Thanks! I suppose my sister and her husband will hear more about this in counseling. Discipline is probably the most challenging part because on the one hand, you want to teach him manners and right from wrong but on the other hand, you don't want to punish him for something he has no control over. Plus he has an older brother so you want to be fair and balanced too. Maybe this approach will help

By the way, I see that I used the word "atheism" instead of "autism" in my previous post

@Nana053, I forgot to say that it's not me who thinks my nephew has a severe form of classic autism (I wouldn't know how to classify these things), it's his team of psychiatrists and psychologists who observed him over an extended period of time who diagnosed him like that. They said that there are three types of development disorder within the autistic spectrum (Asperger, PDD-NOS and classic autism) and that Asperger and PDD-NOS were milder forms. Within classic autism there are different traits that are typical for an autistic person and since my nephew exhibits a lot of those traits, they classified him as having a severe form of classic autism. At least, that's how my sister explained it to me. But I don't know, I've watched some documentaries about autism today and the people that are presented as having severe autism seem much worse than my nephew. He's not a mathematical prodigy or anything and he's not obsessively repetitive either. He can be incredibly sweet and 'normal' too. But he's still so young, it's hard to say.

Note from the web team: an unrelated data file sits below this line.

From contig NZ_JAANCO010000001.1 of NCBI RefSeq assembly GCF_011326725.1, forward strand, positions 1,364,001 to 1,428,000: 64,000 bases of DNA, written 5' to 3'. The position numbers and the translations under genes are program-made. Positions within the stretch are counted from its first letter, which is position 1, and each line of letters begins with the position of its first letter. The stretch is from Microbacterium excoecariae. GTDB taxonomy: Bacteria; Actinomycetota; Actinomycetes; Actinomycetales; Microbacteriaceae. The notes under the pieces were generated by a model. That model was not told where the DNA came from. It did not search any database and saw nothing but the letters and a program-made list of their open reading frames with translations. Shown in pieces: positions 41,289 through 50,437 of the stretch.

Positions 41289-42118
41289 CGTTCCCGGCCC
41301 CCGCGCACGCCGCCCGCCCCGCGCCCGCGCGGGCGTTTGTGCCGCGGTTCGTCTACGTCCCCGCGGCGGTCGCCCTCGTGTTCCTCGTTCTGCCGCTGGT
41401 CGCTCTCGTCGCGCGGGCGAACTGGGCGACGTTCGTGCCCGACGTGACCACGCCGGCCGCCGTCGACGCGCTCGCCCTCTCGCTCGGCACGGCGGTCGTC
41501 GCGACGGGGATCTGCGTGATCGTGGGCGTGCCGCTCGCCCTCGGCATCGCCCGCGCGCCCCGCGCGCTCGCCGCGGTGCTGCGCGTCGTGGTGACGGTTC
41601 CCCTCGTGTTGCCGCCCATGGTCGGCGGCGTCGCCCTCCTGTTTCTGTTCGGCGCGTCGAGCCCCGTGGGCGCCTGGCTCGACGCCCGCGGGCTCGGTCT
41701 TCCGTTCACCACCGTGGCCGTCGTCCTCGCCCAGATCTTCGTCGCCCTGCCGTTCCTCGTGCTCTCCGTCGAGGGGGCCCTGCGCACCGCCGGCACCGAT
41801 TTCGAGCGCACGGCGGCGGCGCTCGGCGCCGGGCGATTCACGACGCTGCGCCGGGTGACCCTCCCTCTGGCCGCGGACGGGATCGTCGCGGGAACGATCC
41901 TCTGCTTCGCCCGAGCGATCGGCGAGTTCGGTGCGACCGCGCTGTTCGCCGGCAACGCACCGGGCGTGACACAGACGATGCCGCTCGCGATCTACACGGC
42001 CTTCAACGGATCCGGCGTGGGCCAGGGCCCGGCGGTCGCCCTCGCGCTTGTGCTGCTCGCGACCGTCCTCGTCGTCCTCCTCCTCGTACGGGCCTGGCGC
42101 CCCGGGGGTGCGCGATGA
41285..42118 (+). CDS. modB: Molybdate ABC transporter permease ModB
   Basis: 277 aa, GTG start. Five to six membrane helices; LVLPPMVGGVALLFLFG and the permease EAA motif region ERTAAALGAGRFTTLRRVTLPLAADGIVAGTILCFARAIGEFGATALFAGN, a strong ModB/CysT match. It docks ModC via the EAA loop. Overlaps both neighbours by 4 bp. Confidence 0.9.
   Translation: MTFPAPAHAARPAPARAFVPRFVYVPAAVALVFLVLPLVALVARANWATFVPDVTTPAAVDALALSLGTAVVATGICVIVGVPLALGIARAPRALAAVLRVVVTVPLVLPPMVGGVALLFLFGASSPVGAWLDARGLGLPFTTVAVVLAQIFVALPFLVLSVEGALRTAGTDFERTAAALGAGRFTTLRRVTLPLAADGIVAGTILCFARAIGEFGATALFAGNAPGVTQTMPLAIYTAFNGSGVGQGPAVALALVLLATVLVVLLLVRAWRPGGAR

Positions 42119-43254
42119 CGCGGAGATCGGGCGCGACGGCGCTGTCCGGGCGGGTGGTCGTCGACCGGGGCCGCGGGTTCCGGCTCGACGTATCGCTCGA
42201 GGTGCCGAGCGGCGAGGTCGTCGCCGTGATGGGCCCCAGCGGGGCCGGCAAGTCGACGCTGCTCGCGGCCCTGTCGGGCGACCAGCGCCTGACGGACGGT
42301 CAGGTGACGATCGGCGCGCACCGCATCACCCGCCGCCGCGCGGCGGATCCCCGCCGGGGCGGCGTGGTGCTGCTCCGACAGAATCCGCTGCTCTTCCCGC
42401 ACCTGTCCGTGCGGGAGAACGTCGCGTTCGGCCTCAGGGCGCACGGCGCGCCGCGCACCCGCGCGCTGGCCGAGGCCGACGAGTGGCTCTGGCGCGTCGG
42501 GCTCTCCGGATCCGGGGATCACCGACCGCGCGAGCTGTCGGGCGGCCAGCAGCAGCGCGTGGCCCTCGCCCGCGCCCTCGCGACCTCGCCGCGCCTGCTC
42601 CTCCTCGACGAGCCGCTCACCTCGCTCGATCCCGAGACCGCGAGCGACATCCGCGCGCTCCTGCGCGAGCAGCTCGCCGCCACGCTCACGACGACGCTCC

Classic autism has different levels. Not all people with classic autism are low functioning. In fact, asperger's syndrome will go away as a dx in the new DSM as will PDD-NOS and all of them will be classified as ASD - autistic spectrum disorder.